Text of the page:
One of the side effects of the pandemic was that I got de-calendared. The days were all the same, and my objective became, “Do three things every day.” The three things were usually writing new pages, doing 10,000 steps on the tread desk (five days a week), and… something else. If it was go-to-the-barn day, that was my third thing. I might have tackled a little housework, or maybe I wrote new pages AND read over three chapters of copy edits. Three things…
And that, with a few routine chores, an occasional Zoom, and a lot of reading, often made for a satisfying and productive, if not exactly busy, day.
I also got de-watched. Didn’t matter at what hour I got up, when I went to bed, when I finished my pages for the day, when I got on that tread desk. Didn’t matter, because tomorrow was just another day.
A minimally-structured approach to time is a good fit with my intrinsically motivated style. I have always liked being the boss of me, and not being the boss of anybody else. I don’t make lists, I don’t have schedules, I just kinda do the next thing, and it all works out. Mostly. I jot appointments down on the calendar because next week is part of one undifferentiated mass of “later.”
I remained temporally oriented at the level of the season and the weather. Did my flower gardening the same as always, put in my fall bulbs, stockpiled some firewood on the porch for when the power went out in cold weather. I was aware of shortening and lengthening of days. The daffodils came up, then the forsythia bloomed, followed by tulips, irises, and so forth. Then it got hot. Hello, magic lilies!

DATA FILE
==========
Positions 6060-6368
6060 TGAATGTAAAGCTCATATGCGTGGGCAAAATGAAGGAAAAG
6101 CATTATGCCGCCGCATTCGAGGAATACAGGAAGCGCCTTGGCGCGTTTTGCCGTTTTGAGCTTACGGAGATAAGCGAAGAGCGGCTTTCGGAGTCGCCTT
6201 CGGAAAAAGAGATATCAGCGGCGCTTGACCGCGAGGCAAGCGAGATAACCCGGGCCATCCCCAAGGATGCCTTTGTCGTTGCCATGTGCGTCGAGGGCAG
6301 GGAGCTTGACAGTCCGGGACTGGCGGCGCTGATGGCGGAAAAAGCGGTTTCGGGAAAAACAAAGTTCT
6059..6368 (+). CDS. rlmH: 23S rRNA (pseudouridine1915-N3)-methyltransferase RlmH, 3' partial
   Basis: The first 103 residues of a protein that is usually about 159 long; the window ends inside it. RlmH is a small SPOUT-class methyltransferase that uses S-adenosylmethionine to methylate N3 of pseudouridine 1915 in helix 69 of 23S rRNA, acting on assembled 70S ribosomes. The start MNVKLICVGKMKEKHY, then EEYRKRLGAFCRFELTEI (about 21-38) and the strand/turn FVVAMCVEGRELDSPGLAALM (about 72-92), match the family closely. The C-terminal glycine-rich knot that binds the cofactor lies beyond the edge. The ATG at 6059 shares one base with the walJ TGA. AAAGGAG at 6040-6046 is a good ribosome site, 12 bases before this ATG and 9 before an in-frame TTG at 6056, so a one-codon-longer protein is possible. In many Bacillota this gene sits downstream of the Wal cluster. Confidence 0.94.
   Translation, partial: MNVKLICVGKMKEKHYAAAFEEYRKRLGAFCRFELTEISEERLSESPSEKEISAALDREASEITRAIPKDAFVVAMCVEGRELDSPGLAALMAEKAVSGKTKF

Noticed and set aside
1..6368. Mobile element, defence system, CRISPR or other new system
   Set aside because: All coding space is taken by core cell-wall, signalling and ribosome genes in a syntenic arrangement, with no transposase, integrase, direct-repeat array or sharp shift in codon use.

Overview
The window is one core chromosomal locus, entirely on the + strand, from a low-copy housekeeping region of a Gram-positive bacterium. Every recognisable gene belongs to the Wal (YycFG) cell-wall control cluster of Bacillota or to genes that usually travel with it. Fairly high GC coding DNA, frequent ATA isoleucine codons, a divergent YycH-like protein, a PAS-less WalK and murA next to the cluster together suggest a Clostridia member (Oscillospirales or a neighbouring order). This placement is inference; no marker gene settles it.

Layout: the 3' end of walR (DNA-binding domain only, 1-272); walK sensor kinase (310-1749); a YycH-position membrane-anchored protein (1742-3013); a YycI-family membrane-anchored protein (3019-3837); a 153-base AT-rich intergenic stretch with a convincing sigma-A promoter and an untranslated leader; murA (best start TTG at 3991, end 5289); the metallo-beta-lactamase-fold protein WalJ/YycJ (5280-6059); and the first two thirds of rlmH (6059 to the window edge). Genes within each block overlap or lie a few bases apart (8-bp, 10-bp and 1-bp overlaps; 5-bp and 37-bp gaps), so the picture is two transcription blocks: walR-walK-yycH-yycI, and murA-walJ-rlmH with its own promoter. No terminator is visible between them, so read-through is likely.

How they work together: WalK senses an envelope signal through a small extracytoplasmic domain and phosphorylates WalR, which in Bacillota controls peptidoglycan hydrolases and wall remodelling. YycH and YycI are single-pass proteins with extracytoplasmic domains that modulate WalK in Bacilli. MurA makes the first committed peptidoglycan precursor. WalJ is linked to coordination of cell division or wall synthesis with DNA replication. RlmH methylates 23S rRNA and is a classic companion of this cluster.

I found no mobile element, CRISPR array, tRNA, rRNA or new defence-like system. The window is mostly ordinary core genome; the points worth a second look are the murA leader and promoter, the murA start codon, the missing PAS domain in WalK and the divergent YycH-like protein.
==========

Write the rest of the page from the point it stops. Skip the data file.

Then the days weren’t so long, and the last flourish of flowers was from the dahlias, which go right up until a hard frost, and then it’s time to plant more bulbs.
My horse grew his winter coat, or shed out, depending on the season; the feral cats had kittens, or not, depending on the season.
And that worked well for me. Now I’m having to “manage myself” back into a more structured existence. People want to meet at specific times on specific dates in specific places, and that requires effort on my part. It’s not a relief, it’s discipline–for me–to go back into a time-clock-and-calendar driven life.
And I’m lucky. I’m self-employed, I like my little tumbledown farmhouse, I love my job. The degree to which I must re-enter a structured world is minimal compared to the adjustments many others are making. I am taking it slowly, still trying to do just three things per day, and to spend most of my days at home.
Are there aspects of pandemic-time that worked better for you than the time-clock-and-calendar approach? I’m not doing a give away this week, but I am making a donation to the Maryland Food Bank. For me, life is getting back to some version of normal, but for a lot of my neighbors… not so much, and not yet.